Of the modifications proposed after the translation and transcultural adaptation to Spanish of the EMPATHIC-N,22 we only took into account those concerning the items present in the original version, as directed by its author9 and was done with the validation studies for other versions of the questionnaire.5,12,21 However, the Ethiopian validation study reduced the number of items to 38.10 As for the sample size, we analysed 65 completed questionnaires, so it was smaller compared to the samples used in the validation of the original instrument (282 questionnaires)9 the Italian version (162)5 or the recent validation study in Ethiopia (386).10 The validation study for the Brazilian version only included two successive groups of 8 and 5 mothers to assess the comprehensibility of the questionnaire.12 Thus, given the limited sample size in our study, the results need to be further validated in larger samples,9 as is also the case of the Brazilian version,12 using the validation study in Ethiopia as a model.10 As regards the characteristics of the sample, we collected data on the same variables regarding the participating parents and the hospitalised infants documented by Latour et al. for the original questionnaire.9 In the sample under study, the ethnic background of most parents was European, so there was little cultural diversity that could have affected how items were perceived. The studies for other versions have made different classifications of the sample, such as the study by Orive et al. for the Spanish paediatric population, which categorised participants as “Spanish” or “Other”,21 or the Ethiopian study, which divided the sample into “rural” and “urban”.10 The median length of stay of infants was similar to the one reported for the Spanish paediatric version21 and longer than the stays reported in the study of the original questionnaire9 and the Brazilian version12 (2, 7 and 9 days, respectively).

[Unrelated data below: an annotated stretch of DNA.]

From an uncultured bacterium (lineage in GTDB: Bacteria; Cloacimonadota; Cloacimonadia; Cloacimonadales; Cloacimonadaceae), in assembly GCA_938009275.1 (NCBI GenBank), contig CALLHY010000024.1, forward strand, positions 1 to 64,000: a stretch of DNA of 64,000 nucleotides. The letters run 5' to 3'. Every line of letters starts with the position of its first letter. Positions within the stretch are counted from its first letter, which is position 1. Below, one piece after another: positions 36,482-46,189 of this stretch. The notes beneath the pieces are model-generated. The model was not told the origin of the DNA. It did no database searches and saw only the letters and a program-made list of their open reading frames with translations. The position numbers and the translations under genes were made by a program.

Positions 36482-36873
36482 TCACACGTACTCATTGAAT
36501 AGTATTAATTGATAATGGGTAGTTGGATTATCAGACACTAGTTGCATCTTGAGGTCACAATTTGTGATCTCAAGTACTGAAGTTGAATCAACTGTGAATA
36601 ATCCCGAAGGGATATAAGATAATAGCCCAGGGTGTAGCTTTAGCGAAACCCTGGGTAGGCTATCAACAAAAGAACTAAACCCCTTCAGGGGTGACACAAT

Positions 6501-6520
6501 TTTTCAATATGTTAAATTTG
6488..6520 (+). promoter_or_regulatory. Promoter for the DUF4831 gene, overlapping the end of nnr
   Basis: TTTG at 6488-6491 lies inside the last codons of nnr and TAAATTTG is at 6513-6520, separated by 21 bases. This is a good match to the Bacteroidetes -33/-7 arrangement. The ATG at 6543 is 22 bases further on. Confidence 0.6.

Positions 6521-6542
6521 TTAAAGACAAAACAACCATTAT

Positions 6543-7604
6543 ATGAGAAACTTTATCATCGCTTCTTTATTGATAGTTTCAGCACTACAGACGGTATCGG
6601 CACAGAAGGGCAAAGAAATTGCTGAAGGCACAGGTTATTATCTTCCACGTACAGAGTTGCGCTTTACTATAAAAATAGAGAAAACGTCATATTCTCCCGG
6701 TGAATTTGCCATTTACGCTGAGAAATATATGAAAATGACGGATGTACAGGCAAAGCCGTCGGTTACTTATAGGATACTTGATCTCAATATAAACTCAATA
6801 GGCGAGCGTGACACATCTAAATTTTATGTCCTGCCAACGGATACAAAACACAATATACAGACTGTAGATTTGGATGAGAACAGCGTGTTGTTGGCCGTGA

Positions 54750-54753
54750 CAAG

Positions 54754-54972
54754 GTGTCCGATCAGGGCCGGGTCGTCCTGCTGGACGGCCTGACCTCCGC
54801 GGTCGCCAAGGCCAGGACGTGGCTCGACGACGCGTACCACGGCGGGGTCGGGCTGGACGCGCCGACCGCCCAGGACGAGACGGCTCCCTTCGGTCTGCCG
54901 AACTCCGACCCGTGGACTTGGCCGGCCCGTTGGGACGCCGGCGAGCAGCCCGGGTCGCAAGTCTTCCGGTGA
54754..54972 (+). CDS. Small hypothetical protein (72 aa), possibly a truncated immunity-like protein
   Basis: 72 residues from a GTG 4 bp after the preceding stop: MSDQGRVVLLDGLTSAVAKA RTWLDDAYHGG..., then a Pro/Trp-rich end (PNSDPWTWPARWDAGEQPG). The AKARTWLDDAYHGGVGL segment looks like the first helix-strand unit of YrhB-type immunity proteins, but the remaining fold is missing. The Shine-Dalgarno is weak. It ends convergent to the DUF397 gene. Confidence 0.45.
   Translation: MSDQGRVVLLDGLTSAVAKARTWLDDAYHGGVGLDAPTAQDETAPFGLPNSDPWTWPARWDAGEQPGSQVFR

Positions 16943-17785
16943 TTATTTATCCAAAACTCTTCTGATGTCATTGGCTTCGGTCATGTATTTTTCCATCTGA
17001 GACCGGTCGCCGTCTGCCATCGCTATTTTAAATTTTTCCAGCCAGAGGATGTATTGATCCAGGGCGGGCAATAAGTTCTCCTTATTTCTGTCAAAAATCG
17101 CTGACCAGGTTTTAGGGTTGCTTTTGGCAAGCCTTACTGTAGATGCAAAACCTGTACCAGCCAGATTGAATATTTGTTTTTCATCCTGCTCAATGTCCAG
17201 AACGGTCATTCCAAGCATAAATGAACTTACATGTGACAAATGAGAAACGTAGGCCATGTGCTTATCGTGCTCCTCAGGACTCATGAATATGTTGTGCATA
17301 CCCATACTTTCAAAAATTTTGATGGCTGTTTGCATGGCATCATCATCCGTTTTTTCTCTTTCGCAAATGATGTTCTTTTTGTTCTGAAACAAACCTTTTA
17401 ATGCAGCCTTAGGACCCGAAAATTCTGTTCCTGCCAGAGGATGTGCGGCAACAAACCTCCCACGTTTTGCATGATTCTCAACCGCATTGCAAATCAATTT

Of the 57 items in the questionnaire, 38 had scores of more than 5.5 out of 6 possible points. The item with the best mean score (5.85 points) concerned the encouragement to stay near the child (“Nos animaban a permanecer cerca de nuestro hijo/a”). The neonatal unit in our hospital has a 24 h a day open door policy for parental visits, so that parents can actively participate in the care of the infant at any time. Several studies have demonstrated that continuous parent-infant contact during the stay improves bonding and promotes interaction.23,24 Another of the items with the best scores in our Spanish sample was the one concerning the promptness of the response of the care team when the condition of the infant deteriorated (“Cuando el estado de salud de nuestro hijo/a empeoraba, médicos y enfermeras actuaban de forma inmediata”), with a mean score of 5.72, similar to what was observed in the Brazilian study.12 The multicentre study conducted in Ethiopia also assessed parental satisfaction based on the level of care of the NICU, and found better scores for all items in parents whose infants stayed in level II units; furthermore, the domain that was perceived most positively was organization, with scores nearing 6 points.10 Of the 57 items of the EMPATHIC-N questionnaire concerning neonatal intensive care services, only one was given scores below 5 points and concerned the level of noise in the unit (“El ruido en la unidad se mantenía tan bajo como fuera posible”), with a mean score of 4.78; this item also received the lowest scores in the study of the Spanish version of the paediatric questionnaire conducted by Orive et al.21 In the original study by Latour et al., there were 7 items with a mean score under 5 points.9 In preterm infants, continued exposure to high noise levels causes short-term physiological changes (increased blood pressure, apnoeic episodes and sleep disturbances) and long-term neurobehavioural and developmental changes.25 Orive et al. attributed this result to the health care staff speaking loudly and the low ceilings of the unit, which amplified sound.21 Our own findings suggest that the architectural changes made to the neonatal unit (individual rooms, adequate ceiling height…) did not suffice to guarantee a quiet environment. The loudest noises result from the movement of health care staff, especially in shift changes and during patient admissions, so the installation of noise metres to record sound levels could be a useful intervention to try to reduce the noise level.26